News / Asia

    Campaign Gets Personal for Tibet Party Chief

    In this March 21, 1959 file photo the Dalai Lama and his escape party is shown on the fourth day of their flight to freedom as they cross the Zsagola pass, in Southern Tibet, while being pursued by Chinese military forces, after fleeing Lhasa.
    In this March 21, 1959 file photo the Dalai Lama and his escape party is shown on the fourth day of their flight to freedom as they cross the Zsagola pass, in Southern Tibet, while being pursued by Chinese military forces, after fleeing Lhasa.
    Chinese authorities in the Tibet Autonomous Region (TAR) appear to be trying out a new, softer approach to winning over the loyalty of Tibetans while continuing to arrest those who protest.

    The party chief in TAR, Chen Quanguo, has begun meeting and exchanging letters with monks from restive areas, especially Driru County, the site of several anti-Beijing protests in recent years.

    While a military presence continues in the restive areas, analysts say Chen appears to be engaged in a more personal approach to dealing with unrest.

    “I think what we are seeing is, in some ways, what Chen Quanguo is doing is new,” said Professor Carole McGranahan of Colorado University. “This is a technique that we haven't seen from Chinese politicians for a long time.”

    Chen’s predecessor Zhang Qingli took a very hard line position on Tibetan religion and called the Dalai Lama “a jackal in Buddhist monk’s robes; an evil spirit with a human face.” But Chen has chosen not to attack the Tibetan spiritual leader with derogatory names.

    Robert Barnett, director of modern Tibet Studies Program at Columbia University, says China’s main focus since Chen took over TAR leadership from Zhang has been trying to win the hearts and minds of the people.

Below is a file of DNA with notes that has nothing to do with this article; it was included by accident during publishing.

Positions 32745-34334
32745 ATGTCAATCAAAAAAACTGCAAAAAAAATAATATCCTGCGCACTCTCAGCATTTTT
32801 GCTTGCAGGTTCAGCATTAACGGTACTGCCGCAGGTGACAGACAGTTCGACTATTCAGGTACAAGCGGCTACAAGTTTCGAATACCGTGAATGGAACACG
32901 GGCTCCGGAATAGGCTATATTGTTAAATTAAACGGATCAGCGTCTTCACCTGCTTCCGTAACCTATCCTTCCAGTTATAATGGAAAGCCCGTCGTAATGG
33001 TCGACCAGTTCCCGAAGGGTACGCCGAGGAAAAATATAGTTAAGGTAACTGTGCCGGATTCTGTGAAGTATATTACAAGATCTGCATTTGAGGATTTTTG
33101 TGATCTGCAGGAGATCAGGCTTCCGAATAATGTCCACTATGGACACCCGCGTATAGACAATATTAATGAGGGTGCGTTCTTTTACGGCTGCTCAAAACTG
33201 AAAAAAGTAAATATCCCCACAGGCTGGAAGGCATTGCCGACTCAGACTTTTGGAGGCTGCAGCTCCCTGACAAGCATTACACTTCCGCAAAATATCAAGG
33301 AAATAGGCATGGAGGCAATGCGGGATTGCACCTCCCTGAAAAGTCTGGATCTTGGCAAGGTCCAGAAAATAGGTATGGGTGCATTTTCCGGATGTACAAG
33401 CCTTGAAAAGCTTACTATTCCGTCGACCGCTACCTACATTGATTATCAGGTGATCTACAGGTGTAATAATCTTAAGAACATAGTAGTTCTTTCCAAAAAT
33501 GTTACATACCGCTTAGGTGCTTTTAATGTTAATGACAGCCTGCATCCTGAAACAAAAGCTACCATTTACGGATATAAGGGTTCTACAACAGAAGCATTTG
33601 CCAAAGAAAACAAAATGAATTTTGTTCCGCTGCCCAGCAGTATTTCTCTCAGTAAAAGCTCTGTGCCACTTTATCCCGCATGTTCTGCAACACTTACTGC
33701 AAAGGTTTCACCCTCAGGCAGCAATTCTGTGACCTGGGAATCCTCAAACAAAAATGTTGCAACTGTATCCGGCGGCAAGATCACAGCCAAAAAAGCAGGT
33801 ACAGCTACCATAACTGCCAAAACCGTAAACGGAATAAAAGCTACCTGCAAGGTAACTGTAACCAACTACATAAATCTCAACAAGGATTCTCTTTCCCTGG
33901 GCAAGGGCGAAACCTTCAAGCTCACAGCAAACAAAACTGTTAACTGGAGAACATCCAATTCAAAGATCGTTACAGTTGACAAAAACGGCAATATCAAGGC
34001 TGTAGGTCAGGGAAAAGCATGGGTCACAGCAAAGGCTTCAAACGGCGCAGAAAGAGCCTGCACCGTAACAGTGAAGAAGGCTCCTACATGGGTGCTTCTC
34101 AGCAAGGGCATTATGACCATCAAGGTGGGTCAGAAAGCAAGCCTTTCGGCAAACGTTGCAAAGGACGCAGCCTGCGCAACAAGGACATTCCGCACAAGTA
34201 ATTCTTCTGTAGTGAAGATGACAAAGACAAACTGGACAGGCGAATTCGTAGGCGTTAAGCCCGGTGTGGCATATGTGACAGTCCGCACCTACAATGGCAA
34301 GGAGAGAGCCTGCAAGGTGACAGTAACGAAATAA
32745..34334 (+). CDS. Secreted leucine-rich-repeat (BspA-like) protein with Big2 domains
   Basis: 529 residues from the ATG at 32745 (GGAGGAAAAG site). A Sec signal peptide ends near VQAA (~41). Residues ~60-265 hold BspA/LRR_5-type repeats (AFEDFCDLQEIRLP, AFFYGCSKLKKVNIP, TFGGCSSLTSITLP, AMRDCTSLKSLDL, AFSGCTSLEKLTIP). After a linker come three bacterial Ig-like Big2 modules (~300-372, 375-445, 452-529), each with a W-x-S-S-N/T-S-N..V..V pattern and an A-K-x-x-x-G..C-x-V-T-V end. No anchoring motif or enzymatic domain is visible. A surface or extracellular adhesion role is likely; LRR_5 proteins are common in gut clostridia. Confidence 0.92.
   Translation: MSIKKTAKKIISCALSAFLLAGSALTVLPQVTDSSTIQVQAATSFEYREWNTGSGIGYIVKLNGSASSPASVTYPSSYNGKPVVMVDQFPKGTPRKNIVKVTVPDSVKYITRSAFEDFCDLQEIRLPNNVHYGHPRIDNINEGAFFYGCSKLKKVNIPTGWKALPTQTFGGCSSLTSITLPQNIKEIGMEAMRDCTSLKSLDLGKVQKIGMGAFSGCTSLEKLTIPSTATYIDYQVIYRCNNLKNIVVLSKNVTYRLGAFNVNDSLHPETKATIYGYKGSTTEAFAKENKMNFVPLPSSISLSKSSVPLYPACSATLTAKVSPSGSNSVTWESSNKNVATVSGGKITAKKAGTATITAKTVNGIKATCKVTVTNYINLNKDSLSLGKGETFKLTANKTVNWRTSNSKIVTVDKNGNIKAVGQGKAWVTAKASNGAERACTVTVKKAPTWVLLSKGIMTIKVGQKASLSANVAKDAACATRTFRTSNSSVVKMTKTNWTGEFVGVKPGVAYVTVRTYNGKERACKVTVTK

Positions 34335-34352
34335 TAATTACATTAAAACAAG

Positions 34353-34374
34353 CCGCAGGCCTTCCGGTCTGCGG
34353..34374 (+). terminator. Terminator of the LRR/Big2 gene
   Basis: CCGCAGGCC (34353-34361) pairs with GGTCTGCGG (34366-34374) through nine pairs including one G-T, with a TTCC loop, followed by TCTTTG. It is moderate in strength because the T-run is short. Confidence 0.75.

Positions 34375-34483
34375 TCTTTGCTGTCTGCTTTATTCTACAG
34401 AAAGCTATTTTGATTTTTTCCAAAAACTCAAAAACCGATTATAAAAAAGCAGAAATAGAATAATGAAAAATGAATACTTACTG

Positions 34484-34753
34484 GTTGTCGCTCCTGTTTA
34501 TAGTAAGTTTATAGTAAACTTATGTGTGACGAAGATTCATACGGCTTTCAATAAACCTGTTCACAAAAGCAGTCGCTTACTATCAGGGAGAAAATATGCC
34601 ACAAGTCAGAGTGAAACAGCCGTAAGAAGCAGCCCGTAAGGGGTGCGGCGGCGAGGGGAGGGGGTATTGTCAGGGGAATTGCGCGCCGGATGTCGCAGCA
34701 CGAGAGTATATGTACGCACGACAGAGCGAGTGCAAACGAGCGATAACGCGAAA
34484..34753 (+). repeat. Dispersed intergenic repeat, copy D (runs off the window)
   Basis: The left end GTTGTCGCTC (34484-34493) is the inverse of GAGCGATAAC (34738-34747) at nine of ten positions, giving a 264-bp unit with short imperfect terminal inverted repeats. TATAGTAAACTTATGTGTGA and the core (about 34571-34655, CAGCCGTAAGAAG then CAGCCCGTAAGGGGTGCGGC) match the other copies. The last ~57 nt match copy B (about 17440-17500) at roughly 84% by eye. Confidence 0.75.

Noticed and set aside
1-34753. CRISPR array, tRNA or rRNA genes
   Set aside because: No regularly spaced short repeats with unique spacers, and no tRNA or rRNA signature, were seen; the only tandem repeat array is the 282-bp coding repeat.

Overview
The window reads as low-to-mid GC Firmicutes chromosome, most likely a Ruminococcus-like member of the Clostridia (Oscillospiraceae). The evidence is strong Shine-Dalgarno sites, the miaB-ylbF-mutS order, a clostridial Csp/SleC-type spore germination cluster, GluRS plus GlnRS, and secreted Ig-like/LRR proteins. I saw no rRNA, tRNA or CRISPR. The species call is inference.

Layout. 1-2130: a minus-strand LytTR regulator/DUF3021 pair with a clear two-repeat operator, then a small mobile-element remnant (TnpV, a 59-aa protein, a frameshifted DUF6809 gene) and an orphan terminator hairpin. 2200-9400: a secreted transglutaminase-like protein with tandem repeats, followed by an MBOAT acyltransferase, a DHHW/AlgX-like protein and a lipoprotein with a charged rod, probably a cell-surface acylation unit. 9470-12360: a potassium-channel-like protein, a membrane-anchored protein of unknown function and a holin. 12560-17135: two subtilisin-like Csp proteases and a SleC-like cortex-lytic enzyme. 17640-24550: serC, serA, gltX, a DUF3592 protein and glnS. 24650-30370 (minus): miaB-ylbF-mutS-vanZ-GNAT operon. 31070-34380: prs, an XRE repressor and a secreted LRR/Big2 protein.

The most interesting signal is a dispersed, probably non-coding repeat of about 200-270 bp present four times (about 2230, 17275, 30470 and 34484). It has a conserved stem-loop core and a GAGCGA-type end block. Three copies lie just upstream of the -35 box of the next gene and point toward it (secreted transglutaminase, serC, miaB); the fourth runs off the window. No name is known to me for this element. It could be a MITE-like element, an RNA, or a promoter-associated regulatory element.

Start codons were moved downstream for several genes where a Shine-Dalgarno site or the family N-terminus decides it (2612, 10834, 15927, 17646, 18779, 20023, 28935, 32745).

“Every thing we see in policy, especially since 2011, is about trying to win over the masses,” Barnett said. “I think sending the leaders to monasteries and nunneries is part of this realization that the communist party now has to win over the masses, especially the monasteries, which have an important role with the masses.”

    Professor McGranahan says this is similar to the tactic China used when it first took over Tibet in the early 1950s.

    However, the message being delivered by the softer approach appears to be a variation of the same message Beijing has been sending for six decades.

    According to an article published in the official Tibet Daily, he wrote to monks in 2013 to tell them “forever raise the patriotic flag high and single-mindedly support the party and the government, and make a clear separation from the 14th Dalai Lama clique."

    Unrest has become more visible in recent years, with protests becoming more widespread. Since 2009, at least 126 Tibetans have self-immolated. Their common message was for the return of the Dalai Lama to Tibet and freedom for Tibetan people.  

    Chinese authorities blamed the Dalai Lama and “outside forces” for the self-immolations in Tibet, which the Dalai Lama and the Tibetan government in exile have repeatedly denied.

    This report was produced in collaboration with the VOA Tibetan service.

    You May Like

    Video Democrats Clinton, Kaine Offer 'Very Different Vision' Than Trump